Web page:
<subject-map rr:template="Employee(EMP_NO)"/>                                          (2)
   <predicate-object-map rr:predicate="worksIn" rr:template="Department(DEPT_NO)"/>       (3)
</mapping>

Line (1) specifies DEPT_EMP table is used for the mapping data source.

Line (2) indicates Employee(EMP_NO) is used to identify rows in table DEPT_EMP. However the produced instances will not have a type.

Line (3) specifies a worksIn relation between an object identified by Employee(EMP_NO) and another object identified by Department(DEPT_NO).

5. TriplesMap (Example 3)

The third map shows you an example of using SQL query as logical table.

<mapping>
   <logical-table>                                                                        (1)
    <![CDATA[                                                                             (2)
       select EMP_NO                                                                      (3)
       from TITLES                                                                        (4)
       where TITLE = 'Staff']]>                                                           (5)
   </logical-table>                                                                       (6)
   <subject-map rr:class="Staff" rr:template="Employee(EMP_NO)"/>                         (7)
</mapping>

Line (1)-(6) specifies a SQL query used for the mapping data source. The query returns all employees that has job title 'Staff'.

Line (7) indicates Employee(EMP_NO) is used to identify the rows returned by the SQL query and all the produced instances belong to a class Staff

Conclusion

I hope I have delivered this article in a plain way that all my readers can easily understand the basic usage of mapping modelling. Depending on your domain complexity and data schema size, developing a mapping model can be a challenging task but rewarding at the end. Moreover, the shape of the mapping model can affect the query performance. (Perhaps I will cover some tips and tricks in another article).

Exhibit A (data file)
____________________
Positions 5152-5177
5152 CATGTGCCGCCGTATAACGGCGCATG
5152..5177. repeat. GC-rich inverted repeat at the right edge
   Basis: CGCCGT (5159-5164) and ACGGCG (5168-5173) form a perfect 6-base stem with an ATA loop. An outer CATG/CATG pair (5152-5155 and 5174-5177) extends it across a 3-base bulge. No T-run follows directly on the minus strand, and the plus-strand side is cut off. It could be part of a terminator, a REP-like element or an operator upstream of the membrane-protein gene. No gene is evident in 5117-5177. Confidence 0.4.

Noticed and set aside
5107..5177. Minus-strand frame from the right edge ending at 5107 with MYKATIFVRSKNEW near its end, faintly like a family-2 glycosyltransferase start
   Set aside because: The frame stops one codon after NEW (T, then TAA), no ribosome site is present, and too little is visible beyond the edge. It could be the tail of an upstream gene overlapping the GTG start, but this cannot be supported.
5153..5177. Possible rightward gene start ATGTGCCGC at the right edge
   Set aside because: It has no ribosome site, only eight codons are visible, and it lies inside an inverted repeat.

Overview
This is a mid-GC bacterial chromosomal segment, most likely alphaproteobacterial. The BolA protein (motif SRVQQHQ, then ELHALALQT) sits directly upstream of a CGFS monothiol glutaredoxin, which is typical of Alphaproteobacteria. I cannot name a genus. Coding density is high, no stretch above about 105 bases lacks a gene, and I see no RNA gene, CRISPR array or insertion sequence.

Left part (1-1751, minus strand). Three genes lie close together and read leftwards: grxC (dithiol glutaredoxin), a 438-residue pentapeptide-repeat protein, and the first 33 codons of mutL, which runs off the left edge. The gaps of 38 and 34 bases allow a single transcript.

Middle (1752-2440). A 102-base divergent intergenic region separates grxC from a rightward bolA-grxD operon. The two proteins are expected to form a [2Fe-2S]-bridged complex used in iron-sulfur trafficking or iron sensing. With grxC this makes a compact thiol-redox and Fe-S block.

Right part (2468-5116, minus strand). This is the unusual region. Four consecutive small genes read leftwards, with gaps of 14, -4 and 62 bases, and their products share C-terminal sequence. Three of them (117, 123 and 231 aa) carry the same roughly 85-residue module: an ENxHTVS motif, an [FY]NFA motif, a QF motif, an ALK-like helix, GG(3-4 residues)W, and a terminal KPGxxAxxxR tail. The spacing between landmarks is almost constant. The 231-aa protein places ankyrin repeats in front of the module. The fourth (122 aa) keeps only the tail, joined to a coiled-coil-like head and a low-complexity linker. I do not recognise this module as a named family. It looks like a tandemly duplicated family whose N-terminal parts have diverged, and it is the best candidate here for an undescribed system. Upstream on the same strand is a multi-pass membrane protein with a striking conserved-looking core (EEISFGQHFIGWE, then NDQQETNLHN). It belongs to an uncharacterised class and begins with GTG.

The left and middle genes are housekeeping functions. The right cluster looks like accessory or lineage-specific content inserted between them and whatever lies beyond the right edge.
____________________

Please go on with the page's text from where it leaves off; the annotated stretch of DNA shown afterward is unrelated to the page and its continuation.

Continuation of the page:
So to conclude this article:

  • Tailoring a mapping model requires a good understanding in both domain area and database.

  • Think mapping model as a company artifact. It is a knowledge asset that specifies the link between your business domain and the data.

  • Passing the mapping model means you are 80% learning Semantika.

Please visit http://obidea.com/semantika to download the API. I am looking forward for your questions, feedback or comment regarding the mapping model. You can reach me on my email address josef [dot] hardi [at] gmail [dot] com or participate in our user community.

History

24-06-2014:

  • Original article

License

This article, along with any associated source code and files, is licensed under The Code Project Open License (CPOL)

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About the Author

Josef Hardi
Founder Obidea Technology
Indonesia Indonesia
I am a Software Engineer, specialized in Java application and API design. I have a working experience in knowledge-base representation, domain model and databases. My latest project in Semantika tries to offer a new solution for data querying over relational database using Semantic Web technology.